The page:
Purpose

This research study is a Phase I clinical trial. Phase I clinical trials test the safety of an investigational intervention. Phase I studies also try to define the appropriate dose of the investigational therapy to use for further studies. "Investigational" means that the intervention is still being studied and that research doctors are trying to find out more about it. Retroperitoneal sarcomas are soft tissue tumors located at the far back of the abdomen. Typically, patients with retroperitoneal sarcomas either have surgery for the removal of their tumors alone, or have their tumors removed, followed by standard radiation therapy, or have pre-operative radiation followed by surgery. When conventional radiation therapy is delivered after surgery, it can damage normal tissue. In this study, you will undergo proton beam radiation therapy or IMRT before undergoing surgery for the removal of your tumor. Proton radiation and IMRT are FDA approved radiation delivery systems. Protons are tiny particles with positive charge that can be controlled to travel a certain distance and stop inside the body. In theory, this allows better control of where the radiation dose is delivered as compared to photons. Since proton radiation is more targeted, it may help to reduce unwanted side effects from radiation. In this study, a standard dose of radiation will be given to the majority of the tumor, while a simultaneously integrated boost of additional radiation will be given to certain areas of the tumor identified as higher risk. This means that a higher radiation dose will be given to the higher risk areas of the tumor. The purpose of this study is to determine the highest dose of radiation therapy with protons or IMRT that can be delivered safely in patients with retroperitoneal sarcomas and the effectiveness of proton beam radiation therapy as an intervention for patients with retroperitoneal sarcomas.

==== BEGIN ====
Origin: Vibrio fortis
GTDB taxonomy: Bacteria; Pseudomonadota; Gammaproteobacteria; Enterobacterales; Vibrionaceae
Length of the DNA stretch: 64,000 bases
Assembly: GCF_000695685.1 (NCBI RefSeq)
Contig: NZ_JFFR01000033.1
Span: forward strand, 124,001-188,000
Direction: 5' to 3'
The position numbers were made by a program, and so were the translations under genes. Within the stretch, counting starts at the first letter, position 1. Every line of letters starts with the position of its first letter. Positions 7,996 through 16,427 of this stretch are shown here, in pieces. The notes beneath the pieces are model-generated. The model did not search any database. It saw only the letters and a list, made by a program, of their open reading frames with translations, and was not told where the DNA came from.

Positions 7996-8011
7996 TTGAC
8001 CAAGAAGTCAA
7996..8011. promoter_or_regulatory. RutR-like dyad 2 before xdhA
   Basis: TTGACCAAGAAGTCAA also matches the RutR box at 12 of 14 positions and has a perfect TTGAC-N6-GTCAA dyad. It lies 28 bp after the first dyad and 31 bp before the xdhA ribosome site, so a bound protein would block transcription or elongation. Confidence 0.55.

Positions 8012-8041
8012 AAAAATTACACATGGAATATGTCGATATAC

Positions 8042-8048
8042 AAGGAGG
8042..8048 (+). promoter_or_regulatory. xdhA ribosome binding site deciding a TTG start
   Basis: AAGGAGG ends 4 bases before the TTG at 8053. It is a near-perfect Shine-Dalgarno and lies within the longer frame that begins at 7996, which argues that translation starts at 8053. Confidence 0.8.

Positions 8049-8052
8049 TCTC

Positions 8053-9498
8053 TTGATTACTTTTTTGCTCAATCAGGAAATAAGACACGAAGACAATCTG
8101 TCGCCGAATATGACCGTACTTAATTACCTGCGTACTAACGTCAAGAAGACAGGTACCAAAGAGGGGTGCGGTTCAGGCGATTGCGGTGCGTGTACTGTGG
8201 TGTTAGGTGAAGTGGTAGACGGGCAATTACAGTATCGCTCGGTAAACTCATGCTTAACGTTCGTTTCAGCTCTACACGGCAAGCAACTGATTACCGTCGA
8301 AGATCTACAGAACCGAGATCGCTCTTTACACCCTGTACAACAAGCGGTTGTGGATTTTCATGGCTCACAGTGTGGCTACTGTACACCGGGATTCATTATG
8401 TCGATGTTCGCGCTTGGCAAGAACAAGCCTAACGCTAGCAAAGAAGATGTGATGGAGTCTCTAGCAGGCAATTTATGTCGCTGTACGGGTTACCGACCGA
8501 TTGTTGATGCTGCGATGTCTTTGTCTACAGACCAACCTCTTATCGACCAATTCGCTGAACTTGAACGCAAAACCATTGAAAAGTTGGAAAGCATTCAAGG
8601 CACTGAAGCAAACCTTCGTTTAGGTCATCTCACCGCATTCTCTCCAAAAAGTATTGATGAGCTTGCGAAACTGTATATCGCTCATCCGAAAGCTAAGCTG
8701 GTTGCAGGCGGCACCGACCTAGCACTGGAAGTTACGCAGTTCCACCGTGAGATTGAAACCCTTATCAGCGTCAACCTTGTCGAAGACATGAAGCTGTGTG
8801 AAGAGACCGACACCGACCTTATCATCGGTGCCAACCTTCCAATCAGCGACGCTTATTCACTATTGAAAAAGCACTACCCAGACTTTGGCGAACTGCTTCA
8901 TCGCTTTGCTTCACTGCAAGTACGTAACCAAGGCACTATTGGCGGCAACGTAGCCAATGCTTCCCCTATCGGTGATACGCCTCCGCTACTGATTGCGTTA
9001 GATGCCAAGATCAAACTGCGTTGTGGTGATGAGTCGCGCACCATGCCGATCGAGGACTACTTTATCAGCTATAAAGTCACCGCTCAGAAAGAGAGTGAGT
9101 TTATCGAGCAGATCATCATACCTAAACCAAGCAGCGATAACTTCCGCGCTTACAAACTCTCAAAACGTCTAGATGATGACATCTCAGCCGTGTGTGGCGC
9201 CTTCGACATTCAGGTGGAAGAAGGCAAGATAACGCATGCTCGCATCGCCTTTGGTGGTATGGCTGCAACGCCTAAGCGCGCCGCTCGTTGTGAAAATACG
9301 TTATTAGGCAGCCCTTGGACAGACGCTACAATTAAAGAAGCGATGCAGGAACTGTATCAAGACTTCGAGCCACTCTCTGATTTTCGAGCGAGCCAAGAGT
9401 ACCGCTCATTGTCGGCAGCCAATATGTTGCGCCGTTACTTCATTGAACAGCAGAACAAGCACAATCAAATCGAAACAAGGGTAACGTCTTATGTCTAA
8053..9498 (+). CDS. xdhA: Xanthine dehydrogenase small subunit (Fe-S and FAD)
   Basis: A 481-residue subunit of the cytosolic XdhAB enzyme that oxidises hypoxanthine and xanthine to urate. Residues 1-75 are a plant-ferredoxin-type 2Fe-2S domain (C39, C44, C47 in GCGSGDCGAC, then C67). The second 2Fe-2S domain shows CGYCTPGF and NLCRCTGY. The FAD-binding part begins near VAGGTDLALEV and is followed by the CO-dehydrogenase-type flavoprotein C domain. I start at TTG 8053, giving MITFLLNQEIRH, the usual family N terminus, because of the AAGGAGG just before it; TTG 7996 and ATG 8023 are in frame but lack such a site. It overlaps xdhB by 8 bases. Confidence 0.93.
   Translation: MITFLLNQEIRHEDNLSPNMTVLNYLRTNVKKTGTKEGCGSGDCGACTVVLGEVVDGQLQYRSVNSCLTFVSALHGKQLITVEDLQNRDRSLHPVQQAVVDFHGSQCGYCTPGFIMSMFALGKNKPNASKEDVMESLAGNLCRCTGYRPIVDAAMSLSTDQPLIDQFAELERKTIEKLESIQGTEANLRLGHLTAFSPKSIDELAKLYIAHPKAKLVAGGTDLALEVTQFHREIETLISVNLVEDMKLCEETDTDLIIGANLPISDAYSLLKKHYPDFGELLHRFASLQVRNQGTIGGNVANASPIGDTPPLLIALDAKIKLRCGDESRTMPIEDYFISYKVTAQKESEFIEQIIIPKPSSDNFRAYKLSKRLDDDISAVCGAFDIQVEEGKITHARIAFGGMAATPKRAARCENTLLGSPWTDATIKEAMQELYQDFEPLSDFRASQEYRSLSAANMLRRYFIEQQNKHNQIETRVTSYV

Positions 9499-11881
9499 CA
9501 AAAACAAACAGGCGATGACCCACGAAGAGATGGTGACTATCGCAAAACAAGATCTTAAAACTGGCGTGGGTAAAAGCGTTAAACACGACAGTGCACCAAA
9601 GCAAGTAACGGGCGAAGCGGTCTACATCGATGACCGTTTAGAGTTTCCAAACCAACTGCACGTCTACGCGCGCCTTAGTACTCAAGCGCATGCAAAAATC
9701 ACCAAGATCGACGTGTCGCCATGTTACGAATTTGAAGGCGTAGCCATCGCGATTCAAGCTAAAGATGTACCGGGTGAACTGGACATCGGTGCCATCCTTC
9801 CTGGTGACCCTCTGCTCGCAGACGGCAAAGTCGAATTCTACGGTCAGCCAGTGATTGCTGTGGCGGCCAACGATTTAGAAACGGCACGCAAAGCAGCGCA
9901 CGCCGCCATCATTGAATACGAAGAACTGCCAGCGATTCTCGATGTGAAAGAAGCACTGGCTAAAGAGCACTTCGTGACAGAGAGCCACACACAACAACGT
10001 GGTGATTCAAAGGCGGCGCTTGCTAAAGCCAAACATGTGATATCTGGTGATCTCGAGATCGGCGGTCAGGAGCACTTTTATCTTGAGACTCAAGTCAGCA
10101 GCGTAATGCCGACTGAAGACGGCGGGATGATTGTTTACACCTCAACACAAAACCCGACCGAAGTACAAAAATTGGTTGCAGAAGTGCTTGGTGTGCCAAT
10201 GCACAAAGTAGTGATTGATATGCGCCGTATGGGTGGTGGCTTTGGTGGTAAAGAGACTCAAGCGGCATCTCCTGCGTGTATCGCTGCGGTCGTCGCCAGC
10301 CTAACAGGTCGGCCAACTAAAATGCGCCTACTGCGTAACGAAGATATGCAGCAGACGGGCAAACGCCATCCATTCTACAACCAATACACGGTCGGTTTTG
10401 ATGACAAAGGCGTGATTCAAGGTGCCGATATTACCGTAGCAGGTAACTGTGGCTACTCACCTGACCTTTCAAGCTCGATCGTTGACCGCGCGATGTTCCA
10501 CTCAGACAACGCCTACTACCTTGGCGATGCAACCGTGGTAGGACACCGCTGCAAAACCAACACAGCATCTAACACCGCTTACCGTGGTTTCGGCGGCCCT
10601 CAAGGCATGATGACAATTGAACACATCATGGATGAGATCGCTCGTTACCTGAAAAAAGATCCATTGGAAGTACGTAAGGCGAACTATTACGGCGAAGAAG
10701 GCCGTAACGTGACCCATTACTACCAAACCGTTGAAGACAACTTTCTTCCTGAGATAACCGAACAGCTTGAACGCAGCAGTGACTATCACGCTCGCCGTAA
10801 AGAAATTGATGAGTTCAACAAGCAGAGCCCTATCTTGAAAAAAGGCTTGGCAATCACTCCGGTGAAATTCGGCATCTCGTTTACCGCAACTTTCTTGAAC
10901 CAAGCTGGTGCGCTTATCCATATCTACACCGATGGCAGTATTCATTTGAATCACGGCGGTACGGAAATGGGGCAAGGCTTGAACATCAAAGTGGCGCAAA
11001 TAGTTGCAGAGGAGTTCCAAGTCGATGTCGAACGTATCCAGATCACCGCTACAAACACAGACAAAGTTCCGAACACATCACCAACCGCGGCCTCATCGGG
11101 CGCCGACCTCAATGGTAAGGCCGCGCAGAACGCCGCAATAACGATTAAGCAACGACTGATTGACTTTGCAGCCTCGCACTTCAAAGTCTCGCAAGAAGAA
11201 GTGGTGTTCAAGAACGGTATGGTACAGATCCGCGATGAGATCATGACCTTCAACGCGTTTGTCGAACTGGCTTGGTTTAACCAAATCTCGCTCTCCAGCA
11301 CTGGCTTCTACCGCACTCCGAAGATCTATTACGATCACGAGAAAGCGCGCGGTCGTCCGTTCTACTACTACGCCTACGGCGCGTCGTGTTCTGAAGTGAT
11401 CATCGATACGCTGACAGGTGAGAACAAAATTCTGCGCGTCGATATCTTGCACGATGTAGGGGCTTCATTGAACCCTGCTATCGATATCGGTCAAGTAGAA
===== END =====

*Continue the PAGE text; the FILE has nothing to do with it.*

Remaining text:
Condition

Eligibility

Eligible Ages
Over 18 Years
Eligible Genders
All
Accepts Healthy Volunteers
No

Inclusion Criteria

  • Histologically proven primary soft tissue sarcoma of the retroperitoneum
  • Measurable disease
  • Life expectancy of greater than 2 years

Exclusion Criteria

  • Prior radiation therapy for retroperitoneal sarcoma
  • Pregnant or breastfeeding
  • Chemotherapy within 4 weeks prior to entering study
  • Receiving other investigational agents
  • Other types of sarcomas
  • Multifocal disease, lymph node or distant metastases
  • History of sensitivity to radiation therapy
  • Uncontrolled intercurrent illness
  • History of a different invasive malignancy within the past 3 years
  • HIV positive on combination anti-retroviral therapy

Study Design

Phase
Phase 1/Phase 2
Study Type
Interventional
Allocation
Non-Randomized
Intervention Model
Parallel Assignment
Primary Purpose
Treatment
Masking
None (Open Label)

Arm Groups

ArmDescriptionAssigned Intervention
Experimental
Treatment Arm IMPT
IG-IMPT with SIB to the high risk margin
  • Radiation: IG-IMPT
    Daily, Monday-Friday for about 6 weeks
Experimental
Treatment Arm IMRT
IG IMRT with SIB to the high risk margin
  • Radiation: IG IMRT
    Daily, Monday-Friday for about 6 weeks